She is not the first working mother to walk away from a dream job and sadly she won’t be the last. But few do it with the blunt candour of Ruth Davidson, the Scottish Tory leader who resigned last week.
Since having her son, Finn, she said, the idea of disappearing on the campaign trail for weeks on end filled her with “dread”. Not for her the sugary euphemisms about putting family first; instead, she evokes the visceral, animal tug of anxiety at being too far away. Sometimes, too far means being in a different time zone, listening helplessly to your child cry down a phone line. Sometimes, even being in the same room isn’t quite close enough. Everyone has a different threshold, and it can easily change from day to day, but still, too far is too far, and you know it when you feel it. Yet even to say her decision is understandable is to enter a minefield.
The question of whether parenthood changes the way we feel about work is so inflammatory for women – it’s only rarely asked of men, although fatherhood turns plenty of them inside out too – because the answer is so often weaponised against us. Reports of Davidson having lost some of her “fire and passion” since returning from maternity leave will have had some women shouting at the radio, even if it only reflects common gossip at Holyrood. What does that say about the rest of us, if a force of nature like Davidson is deemed to have lost her mojo to motherhood?
The lazy belief that it’s only “natural” for women to shed their ambition along with the placenta is one of the single most pernicious obstacles to female success and it’s all the more maddening when used to obscure the real reasons some women quit after having children. Sideline and undermine a new mother thoroughly enough on her return and she may well get the message and leave. But who, exactly, has lacked commitment to whom here?
Everyone is different, of course. The inconvenient truth is that some women genuinely don’t feel the same about work after babies, while others can’t wait to get back. But for many, ambition doesn’t die so much as evolve. Work comes to feel in some senses more important, not less. If you’re going to be away from the kids, to resist that fierce gravitational pull, then it had damn well better be worth it. Rather like being told you have months to live, motherhood doesn’t half focus the mind.
Tolerance for adults behaving like toddlers in the office plummets once you have the real thing at home, while time takes on new significance when there’s suddenly never enough of it. And all the while, running through your mind like a rolling news headline, the nagging question: is this really worth peeling a howling child off my leg every morning? What exactly am I achieving here? The decision to go is often an expression not just of maternal love but of professional frustration and it isn’t always clear where one ends and the other begins.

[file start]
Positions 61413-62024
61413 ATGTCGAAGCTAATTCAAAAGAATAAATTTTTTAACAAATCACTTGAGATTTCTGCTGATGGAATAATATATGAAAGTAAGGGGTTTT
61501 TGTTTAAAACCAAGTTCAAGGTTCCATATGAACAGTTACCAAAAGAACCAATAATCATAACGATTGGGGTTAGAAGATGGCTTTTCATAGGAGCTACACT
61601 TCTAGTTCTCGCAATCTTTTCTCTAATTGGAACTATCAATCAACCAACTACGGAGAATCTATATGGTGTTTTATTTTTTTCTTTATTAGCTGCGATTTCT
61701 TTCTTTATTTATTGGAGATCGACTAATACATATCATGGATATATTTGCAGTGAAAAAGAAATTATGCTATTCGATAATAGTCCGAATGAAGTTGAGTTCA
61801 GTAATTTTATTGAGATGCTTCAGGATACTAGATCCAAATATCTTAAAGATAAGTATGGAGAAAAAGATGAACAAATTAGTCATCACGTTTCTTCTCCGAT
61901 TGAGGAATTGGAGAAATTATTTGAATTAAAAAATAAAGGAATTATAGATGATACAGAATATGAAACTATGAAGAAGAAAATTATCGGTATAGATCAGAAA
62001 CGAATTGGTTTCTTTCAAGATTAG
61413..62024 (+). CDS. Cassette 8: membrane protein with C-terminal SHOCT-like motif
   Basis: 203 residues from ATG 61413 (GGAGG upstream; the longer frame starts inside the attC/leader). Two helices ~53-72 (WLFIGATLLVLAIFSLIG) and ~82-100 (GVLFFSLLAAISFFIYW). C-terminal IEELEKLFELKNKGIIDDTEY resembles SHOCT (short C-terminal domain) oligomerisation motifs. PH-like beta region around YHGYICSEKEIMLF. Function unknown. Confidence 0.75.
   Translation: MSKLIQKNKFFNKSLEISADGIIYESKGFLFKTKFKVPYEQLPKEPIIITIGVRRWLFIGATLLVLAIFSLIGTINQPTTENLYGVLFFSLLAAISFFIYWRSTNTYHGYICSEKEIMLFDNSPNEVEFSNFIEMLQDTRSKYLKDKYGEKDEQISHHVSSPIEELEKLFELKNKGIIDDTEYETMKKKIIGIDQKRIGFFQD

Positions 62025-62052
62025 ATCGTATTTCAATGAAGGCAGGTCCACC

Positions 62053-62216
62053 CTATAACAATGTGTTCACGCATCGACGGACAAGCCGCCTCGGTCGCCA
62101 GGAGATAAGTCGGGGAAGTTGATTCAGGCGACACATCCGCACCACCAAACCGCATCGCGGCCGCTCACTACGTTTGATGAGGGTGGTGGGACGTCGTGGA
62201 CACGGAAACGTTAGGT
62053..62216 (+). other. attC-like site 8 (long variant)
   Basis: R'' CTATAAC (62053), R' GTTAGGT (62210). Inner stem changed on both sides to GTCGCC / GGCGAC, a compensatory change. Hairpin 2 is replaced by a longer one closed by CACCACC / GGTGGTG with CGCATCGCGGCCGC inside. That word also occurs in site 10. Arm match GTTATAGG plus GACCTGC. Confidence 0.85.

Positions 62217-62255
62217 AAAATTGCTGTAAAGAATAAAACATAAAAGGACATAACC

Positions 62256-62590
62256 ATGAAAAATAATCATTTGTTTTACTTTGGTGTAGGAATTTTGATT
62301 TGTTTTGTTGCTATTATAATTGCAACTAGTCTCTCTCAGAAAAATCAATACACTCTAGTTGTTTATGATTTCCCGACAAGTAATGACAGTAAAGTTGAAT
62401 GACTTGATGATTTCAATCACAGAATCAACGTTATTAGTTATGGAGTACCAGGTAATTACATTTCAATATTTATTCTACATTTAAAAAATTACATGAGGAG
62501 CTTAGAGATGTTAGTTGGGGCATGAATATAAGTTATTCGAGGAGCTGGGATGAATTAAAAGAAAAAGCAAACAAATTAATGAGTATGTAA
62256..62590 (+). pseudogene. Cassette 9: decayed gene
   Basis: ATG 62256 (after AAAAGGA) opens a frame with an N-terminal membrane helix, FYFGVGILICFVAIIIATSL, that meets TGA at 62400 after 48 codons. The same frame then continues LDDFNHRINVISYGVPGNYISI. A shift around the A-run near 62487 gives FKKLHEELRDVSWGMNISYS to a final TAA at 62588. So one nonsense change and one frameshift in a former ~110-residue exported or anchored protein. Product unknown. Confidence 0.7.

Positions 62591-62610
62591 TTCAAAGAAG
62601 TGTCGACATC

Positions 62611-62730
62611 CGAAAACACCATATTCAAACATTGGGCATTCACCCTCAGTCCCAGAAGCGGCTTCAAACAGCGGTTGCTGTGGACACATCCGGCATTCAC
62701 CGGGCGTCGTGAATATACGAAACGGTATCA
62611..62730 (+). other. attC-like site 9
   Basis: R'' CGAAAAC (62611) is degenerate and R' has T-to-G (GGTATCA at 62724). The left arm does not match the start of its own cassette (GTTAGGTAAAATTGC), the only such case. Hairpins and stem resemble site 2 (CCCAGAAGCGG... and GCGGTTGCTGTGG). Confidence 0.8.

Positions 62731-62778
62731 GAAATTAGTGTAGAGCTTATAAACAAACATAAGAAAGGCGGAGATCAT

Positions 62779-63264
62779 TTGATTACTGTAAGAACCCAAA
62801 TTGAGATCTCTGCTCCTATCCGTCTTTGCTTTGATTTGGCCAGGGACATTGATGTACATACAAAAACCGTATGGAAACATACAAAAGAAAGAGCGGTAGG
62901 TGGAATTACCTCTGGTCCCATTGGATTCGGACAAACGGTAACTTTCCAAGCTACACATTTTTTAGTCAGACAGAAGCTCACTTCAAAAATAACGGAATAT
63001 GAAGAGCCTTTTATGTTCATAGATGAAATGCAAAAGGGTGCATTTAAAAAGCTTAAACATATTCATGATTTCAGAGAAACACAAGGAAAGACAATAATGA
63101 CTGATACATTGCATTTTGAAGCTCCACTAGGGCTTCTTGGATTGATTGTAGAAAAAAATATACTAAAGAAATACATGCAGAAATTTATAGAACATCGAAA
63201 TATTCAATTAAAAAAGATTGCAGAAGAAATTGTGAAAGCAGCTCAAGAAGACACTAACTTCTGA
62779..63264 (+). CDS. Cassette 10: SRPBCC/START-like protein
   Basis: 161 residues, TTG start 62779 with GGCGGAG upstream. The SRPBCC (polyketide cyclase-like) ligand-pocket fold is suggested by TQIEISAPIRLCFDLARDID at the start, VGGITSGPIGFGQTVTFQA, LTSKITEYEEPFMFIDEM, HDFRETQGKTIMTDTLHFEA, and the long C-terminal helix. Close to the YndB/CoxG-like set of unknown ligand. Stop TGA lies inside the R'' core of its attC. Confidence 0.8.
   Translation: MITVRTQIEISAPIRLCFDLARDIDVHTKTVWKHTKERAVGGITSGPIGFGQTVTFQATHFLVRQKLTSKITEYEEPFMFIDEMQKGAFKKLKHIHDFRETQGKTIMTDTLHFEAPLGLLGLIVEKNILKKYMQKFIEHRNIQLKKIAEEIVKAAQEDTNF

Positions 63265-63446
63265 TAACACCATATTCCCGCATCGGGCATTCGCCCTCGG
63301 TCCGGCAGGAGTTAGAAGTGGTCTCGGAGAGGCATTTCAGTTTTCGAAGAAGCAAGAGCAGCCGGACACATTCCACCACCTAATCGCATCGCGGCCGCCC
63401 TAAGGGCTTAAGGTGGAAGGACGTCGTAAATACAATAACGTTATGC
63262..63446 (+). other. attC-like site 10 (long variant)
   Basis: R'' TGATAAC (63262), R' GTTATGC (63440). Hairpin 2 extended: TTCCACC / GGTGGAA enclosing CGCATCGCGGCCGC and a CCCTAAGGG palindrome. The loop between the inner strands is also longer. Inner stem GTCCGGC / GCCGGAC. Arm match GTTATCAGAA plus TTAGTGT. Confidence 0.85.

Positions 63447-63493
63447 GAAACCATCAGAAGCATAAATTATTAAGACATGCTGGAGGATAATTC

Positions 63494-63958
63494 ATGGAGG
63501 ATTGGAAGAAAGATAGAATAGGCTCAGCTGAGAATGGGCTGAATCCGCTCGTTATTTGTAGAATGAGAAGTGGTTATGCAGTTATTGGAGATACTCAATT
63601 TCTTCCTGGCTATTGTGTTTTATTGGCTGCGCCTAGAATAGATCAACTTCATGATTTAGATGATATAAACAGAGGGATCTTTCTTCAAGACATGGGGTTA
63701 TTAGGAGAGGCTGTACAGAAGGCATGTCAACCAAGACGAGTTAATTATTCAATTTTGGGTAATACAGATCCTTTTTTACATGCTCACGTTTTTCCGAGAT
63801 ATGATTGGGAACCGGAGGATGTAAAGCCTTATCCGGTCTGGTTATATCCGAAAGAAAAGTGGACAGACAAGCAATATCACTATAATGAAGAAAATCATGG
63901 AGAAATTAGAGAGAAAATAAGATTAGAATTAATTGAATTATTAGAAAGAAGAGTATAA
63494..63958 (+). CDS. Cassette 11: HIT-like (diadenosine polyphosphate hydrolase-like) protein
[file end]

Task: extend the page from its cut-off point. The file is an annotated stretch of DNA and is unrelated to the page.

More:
On the left, those disappointed that she didn’t take a parting shot at Boris Johnson have accused Davidson of using motherhood as an excuse for what they’re sure must really be a politically motivated departure. On the right, she is praised for putting family first, as if what she called “the conflict I have felt over Brexit” had nothing to do with it.
But whatever others seek to project on to it, Davidson’s resignation statement made clear that this is both political and personal; that she was struggling both with maternal guilt and with a political climate pushing pro-European (and, crucially, pro-unionist) Conservatives to breaking point. And I suspect one might not have loomed so large without the other. Had her brand of conservatism prevailed, the private sacrifice might have seemed worthwhile; if it hadn’t been for the baby, perhaps she might have stuck it out for longer.
As Wendy Alexander, the former leader of Scottish Labour, put it: “The overwhelming family sacrifices required for serious party leadership only make sense when you harbour no doubts about the prevailing strategic direction.” Both the general election that almost everyone in Westminster now believes to be coming and the next Scottish election threaten to be ugly, with emotions running dangerously high; no place for anyone but the utterly single-minded, free of doubt and conflict. But that doesn’t make it easy to pack up and leave.
Davidson almost certainly doesn’t need my advice, but having left a dream reporting job in Westminster almost 10 years ago in order to see more of my then tiny son, all I can say is that at first it will feel like both a liberation and a bereavement. I still remember days of trudging to playgroups in the rain, wondering what the hell I had done to my life, as well as the days when I wouldn’t have changed the decision for the world. But the latter soon outnumber the former and I suspect in the end Davidson won’t look back. (She might come back somehow, but that’s a different story. Children grow, family circumstances change, and so do political climates)
The rest of us, meanwhile, would do well to accept that one woman’s choice is just that; hers and hers alone, not the standard by which all must be judged. Davidson has been operating for months at the extremes of professional pressure and since suffering from depression in her teens she has learned to beware pushing herself over the edge again. If she didn’t feel she could do this job and be the mother she wanted to be, that’s not to say another woman couldn’t manage it perfectly well, merely that she has done what was right for her. Only you can really tell when too far away is too far away and when it’s just close enough.